Recently, Gao et al. (75) made a toughening modification of polypropylene fumarate material to meet tarsus’s mechanical performance and fabricated porous scaffolds for further study. They studied its cytotoxicity to human dermal fibroblasts (HDFs) and the degradation characteristics of polypropylene fumarate scaffolds in vitro. Then they implanted the scaffolds into rabbit tarsal defects and evaluated their biocompatibility and degradation behavior by histological methods. The study found that the repair effect and biocompatibility are satisfactory, and tissue responses (fibroblast growth and fibrous capsule formation) are mild. T raditional 3D porous scaffolds directly repairing the tarsus may cause corneal irritation, conjunctival mucus-like secretions, and even blindness, as well as scar deformity of the eyelid. To eliminate these disadvantages, Xu et al. (2) designed a dual-phase scaffold to simulate the complete posterior layer structure of the eyelid, i.e., the tarsus and the conjunctiva. The scaffold comprised collagen/chitosan sponge and polypropylene fumarate and repaired tarsoconjunctival defects in a rabbit model. The scaffold facilitated the re-epithelialization of the functional regenerated conjunctiva. They also fabricated a new branched polyethylene elastomer porous scaffold to repair rabbit tarsal defects (3). It was confirmed in vitro that the scaffold has no apparent cytotoxicity to NIH3T3 fibroblasts and human vascular endothelial cells. Analyzed by histology and real-time fluorescent quantitative polymerase chain reaction, the subcutaneous implant model showed satisfactory biocompatibility, mild inflammation, moderate collagen deposition, and rapid fibrovascularization.

Tissue engineering technology

The eyelid is mainly supported by the tarsus, composed of fibroblasts, meibomian glands, and the surrounding extracellular matrix (type I, type III collagen, proteoglycan) (73). Its thin composite tissue is conducive to exchanging nutrients and metabolites between cells and tissues, making it easier to nourish new tissues in the scaffold. Therefore, the tarsus is a promising tissue to be substituted by alternative materials through tissue engineering.

Tissue engineering is a hot spot in current medical research and has become a priority development scientific field in many countries and regions. Seed cells, scaffold materials, and biological factors are three primary keys in constructing tissue engineering tarsus. Based on the tarsal biomechanics research, it is the scientific direction to apply tissue engineering technology to construct the artificial tarsus. However, as mentioned above, the present tarsal regenerative studies remain in the early experimental stage. They aim to simulate the natural tarsus’ fatigue resistance, mechanical strength, hydrophilicity and hydrophobicity, as well as biocompatibility at the histological level. Few studies have systematically studied the fundamental theories involving the regulation mechanism of tarsal tissue repair by scaffold materials (1).


In conclusion, at present, for full-thickness eyelid defects with a length of more than 50%, clinicians are gradually exploring the application of autologous or allogeneic tissues as a substitute for the posterior lamella to repair and strengthen eyelids’ stability (1). The ideal substitute should be easy to obtain, biocompatible, and most importantly, similar in thickness and toughness to normal tarsal (1,2). Several substitutes have been reported with different specialties, e.g., the auricular cartilage, hard palate mucosa, buccal mucosa, nasal septum, and periosteal flaps. In addition, tissue engineering provides a novel perspective for posterior lamella reconstruction and may be a promising field for tarsal regenerative medicine in the future. As for the limitations of this study, we strived to include as much research as possible in eyelid reconstruction, but several studies were published as case reports without enough follow-up or sample sizes. Besides, the study only reviewed papers published in English from January 2016 to April 2021, hence the restrictions on the publication date and language of literature may result in selection bias. Thus, more studies with increased sample size and extended follow-up period are necessary for specific reconstruction techniques in the future. As for tissue engineering techniques, it remains an essential direction for basic research to develop more physiological, non-rejective, and excellently biocompatible biomaterials with appropriate structure, biomechanical properties, and specific secretory function similar to the human tarsus.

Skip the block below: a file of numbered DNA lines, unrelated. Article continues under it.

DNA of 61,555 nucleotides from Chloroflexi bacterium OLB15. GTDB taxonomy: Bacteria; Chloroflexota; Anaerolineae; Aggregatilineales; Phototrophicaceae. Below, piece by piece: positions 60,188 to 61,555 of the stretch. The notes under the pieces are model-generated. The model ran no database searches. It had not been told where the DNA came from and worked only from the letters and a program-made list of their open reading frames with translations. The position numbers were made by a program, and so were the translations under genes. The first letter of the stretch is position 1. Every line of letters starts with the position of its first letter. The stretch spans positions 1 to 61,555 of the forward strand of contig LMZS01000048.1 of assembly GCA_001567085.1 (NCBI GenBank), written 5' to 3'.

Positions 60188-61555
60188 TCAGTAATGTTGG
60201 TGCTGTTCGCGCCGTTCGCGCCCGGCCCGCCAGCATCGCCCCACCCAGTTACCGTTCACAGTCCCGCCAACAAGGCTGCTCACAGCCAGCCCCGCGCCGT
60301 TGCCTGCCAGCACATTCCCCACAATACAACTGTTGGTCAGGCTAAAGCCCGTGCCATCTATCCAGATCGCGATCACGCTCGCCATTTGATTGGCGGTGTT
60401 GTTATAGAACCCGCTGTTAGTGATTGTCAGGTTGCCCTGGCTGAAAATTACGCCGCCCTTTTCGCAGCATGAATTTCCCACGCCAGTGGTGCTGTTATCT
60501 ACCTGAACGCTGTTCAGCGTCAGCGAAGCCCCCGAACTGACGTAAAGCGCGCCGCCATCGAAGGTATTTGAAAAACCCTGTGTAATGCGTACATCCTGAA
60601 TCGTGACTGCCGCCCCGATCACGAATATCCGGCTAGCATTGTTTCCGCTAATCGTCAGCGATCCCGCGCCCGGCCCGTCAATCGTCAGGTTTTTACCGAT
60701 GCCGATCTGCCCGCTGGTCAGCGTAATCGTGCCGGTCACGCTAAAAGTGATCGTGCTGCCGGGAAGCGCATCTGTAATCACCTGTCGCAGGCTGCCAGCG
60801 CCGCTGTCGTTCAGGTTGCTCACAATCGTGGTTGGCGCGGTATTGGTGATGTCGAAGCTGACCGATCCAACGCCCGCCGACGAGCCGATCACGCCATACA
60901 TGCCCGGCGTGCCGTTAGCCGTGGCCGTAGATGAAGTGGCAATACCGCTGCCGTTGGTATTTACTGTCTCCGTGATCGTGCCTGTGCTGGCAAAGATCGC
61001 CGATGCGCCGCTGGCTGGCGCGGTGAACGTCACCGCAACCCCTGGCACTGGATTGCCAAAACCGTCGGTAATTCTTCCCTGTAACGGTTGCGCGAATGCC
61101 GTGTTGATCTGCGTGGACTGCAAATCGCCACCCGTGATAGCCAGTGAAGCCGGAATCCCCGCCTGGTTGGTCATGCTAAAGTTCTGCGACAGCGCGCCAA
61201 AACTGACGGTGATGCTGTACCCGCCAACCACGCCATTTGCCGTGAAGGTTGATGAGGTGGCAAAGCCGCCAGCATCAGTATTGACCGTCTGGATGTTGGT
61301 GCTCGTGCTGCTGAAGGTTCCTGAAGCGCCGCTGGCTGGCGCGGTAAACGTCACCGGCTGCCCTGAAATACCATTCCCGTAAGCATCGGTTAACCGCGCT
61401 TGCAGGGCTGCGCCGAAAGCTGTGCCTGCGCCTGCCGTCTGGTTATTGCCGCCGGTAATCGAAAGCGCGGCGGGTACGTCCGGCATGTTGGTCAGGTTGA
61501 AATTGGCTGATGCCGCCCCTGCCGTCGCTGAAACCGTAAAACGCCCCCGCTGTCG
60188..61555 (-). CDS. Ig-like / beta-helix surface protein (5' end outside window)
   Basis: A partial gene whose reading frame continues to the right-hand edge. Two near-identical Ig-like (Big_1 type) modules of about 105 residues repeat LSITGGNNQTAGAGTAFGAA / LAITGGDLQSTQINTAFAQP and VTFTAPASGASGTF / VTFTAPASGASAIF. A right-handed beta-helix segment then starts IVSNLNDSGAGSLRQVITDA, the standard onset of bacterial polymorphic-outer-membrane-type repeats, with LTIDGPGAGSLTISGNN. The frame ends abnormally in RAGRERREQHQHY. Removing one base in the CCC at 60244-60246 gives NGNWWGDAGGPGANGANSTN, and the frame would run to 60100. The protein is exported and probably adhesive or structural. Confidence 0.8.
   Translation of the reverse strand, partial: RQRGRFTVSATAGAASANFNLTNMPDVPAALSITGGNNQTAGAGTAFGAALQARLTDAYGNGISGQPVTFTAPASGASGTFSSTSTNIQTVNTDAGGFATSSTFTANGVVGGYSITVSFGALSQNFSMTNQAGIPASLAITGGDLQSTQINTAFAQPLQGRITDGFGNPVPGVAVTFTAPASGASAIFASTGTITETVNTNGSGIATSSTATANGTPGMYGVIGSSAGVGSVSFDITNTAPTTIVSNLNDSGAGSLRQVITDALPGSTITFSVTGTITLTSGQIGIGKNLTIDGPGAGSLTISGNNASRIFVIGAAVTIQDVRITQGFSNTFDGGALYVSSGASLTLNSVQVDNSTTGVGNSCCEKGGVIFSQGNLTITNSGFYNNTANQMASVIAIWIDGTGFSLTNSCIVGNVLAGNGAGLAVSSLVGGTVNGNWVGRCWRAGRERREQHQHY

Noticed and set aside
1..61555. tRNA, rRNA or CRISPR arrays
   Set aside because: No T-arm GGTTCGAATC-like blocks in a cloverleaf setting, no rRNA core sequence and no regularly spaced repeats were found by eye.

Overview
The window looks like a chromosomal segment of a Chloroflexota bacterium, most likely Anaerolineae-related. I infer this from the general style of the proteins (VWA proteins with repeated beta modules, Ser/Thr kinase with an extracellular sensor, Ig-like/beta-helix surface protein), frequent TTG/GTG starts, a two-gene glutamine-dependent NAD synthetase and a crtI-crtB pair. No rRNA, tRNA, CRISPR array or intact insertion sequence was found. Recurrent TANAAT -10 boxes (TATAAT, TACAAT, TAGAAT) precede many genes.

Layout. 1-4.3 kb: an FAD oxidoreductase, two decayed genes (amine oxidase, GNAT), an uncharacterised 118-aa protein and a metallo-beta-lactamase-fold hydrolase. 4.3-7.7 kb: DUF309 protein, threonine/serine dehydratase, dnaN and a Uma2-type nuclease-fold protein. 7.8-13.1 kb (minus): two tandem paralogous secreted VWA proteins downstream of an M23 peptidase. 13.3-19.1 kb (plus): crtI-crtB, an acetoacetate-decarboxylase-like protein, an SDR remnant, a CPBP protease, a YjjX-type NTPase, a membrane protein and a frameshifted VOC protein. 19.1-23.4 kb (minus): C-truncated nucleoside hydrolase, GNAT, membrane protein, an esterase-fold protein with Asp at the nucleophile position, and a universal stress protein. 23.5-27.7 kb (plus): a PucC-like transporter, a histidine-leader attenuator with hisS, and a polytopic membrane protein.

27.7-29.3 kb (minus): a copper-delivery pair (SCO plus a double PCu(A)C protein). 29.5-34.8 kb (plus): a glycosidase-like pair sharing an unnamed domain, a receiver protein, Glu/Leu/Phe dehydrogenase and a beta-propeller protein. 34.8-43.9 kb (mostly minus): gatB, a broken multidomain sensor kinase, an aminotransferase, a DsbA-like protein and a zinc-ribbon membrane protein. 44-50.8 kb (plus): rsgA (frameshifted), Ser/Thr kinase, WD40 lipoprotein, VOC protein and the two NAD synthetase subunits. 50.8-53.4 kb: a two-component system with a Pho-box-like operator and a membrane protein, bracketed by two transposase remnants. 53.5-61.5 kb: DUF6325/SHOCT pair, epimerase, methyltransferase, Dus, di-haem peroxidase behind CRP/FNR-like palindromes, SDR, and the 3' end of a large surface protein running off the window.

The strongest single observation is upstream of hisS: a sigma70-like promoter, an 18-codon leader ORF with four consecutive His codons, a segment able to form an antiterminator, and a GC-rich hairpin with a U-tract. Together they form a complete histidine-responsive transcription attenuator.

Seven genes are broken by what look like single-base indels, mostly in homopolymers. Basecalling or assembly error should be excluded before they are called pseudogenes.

Funding: This work was supported by National Natural Science Foundation of China (grant No. 82102346).


Provenance and Peer Review: This article was commissioned by the editorial office, Frontiers of Oral and Maxillofacial Medicine for the series “Diagnosis and Treatment of Periorbital Basal Cell Carcinoma”. The article has undergone external peer review.

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Conflicts of Interest: All authors have completed the ICMJE uniform disclosure form (available at The series “Diagnosis and Treatment of Periorbital Basal Cell Carcinoma” was commissioned by the editorial office without any funding or sponsorship. LMH, VK, and JY served as the unpaid Guest Editors of the series. LMH serves as an unpaid editorial board member of Frontiers of Oral and Maxillofacial Medicine from September 2020 to August 2022. The authors have no other conflicts of interest to declare.

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doi: 10.21037/fomm-21-80
Cite this article as: Guo Y, Gao T, Lin M, Fan W, Rokohl AC, Kakkassery V, Heindl LM, Ye J. Posterior lamella substitutes in full-thickness eyelid reconstruction: a narrative review. Front Oral Maxillofac Med 2023;5:24.